EZG reviews The Five Families: Criminal Organizations for Every Campaign World
This pdf clocks in at 43 pages, 1 page front cover, 1 page editorial, 1 page SRD, leaving us with a massive 40 pages of content, so let’s take a look, shall we?
We kick off this pdf with a short introduction and then delve into generating an organization – which is surprisingly simple: Organizations receive stats, just like characters. These would be Force, Response, Resources, Information, Magic and Influence – if you haven’t noticed by now: They are rather self-explanatory and analogue to a character’s attributes. Now hit points for such organizations are interesting – they are calculated via members, strongholds etc. and high-level members provide more hit points. Loss of members via events etc. is covered with concise rules, as is an organization making skill-checks. Since it represents a pooling of resources, skills used take longer, but quite probably also yield rather nice results. From obtaining a mount to diverse levels of military support and making requests, the list here is pretty concise, makes sense and in-game, turns out to be working rather well. Much like characters, organizations may take feats – organization feats. A total of 15 of those are provided and my only gripe here would be that I would have loved to see this expanded much, much further. So these basic rules out of the way, let’s take a look at the sample families created, shall we?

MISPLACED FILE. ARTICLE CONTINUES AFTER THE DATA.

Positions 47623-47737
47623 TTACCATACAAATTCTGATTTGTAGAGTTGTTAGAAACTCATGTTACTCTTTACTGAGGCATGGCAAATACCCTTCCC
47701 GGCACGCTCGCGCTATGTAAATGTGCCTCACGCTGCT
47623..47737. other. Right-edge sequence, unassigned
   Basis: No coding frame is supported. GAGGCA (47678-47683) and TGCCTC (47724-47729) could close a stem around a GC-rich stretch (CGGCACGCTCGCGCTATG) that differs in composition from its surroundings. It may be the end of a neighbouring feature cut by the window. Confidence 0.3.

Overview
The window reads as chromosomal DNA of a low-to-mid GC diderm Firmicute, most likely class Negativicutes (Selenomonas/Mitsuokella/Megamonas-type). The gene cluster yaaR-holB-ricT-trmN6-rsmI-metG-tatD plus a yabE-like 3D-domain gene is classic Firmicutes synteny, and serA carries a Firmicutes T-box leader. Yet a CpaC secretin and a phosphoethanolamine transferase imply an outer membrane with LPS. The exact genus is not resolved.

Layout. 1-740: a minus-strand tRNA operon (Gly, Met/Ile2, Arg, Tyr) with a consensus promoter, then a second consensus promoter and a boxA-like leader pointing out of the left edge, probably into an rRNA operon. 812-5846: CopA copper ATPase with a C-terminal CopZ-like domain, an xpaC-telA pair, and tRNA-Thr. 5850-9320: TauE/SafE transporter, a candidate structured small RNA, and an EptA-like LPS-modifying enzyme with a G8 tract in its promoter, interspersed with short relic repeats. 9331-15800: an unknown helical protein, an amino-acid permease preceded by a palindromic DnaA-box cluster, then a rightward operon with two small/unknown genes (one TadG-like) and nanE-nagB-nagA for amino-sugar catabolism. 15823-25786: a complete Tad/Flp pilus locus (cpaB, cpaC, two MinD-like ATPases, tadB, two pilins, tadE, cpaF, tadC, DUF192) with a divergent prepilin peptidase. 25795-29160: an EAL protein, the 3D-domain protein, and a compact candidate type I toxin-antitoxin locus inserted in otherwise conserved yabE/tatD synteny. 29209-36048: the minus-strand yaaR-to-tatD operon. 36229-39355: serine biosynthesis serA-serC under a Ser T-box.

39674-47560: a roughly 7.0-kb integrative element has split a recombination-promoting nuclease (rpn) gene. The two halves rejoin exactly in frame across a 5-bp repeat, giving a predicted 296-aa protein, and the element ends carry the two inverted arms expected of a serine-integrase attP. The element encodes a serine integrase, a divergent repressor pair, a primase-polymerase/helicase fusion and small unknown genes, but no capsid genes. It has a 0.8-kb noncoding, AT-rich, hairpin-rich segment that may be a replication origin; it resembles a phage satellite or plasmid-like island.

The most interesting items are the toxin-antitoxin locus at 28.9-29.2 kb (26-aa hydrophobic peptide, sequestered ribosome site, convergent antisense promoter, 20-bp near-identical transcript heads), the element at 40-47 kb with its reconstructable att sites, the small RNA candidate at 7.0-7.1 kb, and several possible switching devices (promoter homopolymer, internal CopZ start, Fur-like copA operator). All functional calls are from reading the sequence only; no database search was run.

The first would be the House of Nath, which, like all organizations herein, comes with full stats and background information. This one would be a powerful criminal syndicate, appropriate for a large city or metropolis. The curious reader will also notice that no less than 4 sample NPC-builds with full stats are provided – from the lowly street-thug to the boss. While the statblocks lack the respective CRs, they do come with XP and all other relevant information. Beyond these nice builds, we also get information on the manse of the family, their signature sleep-inducing magic saps and 4 adventure hooks provide even further inspiration. While the manor’s maps in full color are aesthetically perhaps not the best maps one could ask for, the sheer fact that the stronghold is mapped already is a nice bonus in my book – so kudos!
Now if you were looking for something more out there, what about the second organization, the Carnival of Air – devoted wholly to the grand game of cons. With dreamweavers, fireworks and illusions galore, this mobile organization brings something completely different to the table – once again, with fully mapped carnival’s grounds, an AWESOME piece of b/w-art for the kitsune lord of the place and two damn cool signature magic items. And that’s before the neat hooks. Two thumbs up ! (Even though no carnival will ever come close to my love for a certain evil one in the Scarred Lands…)
The third family is no less awesome – the “Daughters of Repose” as a secret organization of all-female assassins in service to the Deity of Death – you can’t contact them, you donate and pray and hope they’ll hear your prayers and end the target – especially if said target has been brought back from the dead. After all, we can’t have those folk try to prolong their allotted time now, can we? Now these killer-nuns become even more awesome once you realize they can meld weapons via a new special quality with their bodies…Lethal, iconic in imagery…neat.